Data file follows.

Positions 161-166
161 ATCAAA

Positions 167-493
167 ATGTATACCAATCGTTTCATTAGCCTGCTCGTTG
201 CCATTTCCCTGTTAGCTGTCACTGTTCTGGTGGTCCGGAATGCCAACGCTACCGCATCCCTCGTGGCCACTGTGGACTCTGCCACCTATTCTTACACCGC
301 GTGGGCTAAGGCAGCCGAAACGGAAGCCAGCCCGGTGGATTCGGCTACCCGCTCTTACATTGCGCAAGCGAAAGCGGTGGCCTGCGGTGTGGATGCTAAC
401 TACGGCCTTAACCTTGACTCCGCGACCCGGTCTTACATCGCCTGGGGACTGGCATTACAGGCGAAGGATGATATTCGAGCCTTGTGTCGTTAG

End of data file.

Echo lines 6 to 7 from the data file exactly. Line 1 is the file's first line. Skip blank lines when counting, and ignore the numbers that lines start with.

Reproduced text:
301 GTGGGCTAAGGCAGCCGAAACGGAAGCCAGCCCGGTGGATTCGGCTACCCGCTCTTACATTGCGCAAGCGAAAGCGGTGGCCTGCGGTGTGGATGCTAAC
401 TACGGCCTTAACCTTGACTCCGCGACCCGGTCTTACATCGCCTGGGGACTGGCATTACAGGCGAAGGATGATATTCGAGCCTTGTGTCGTTAG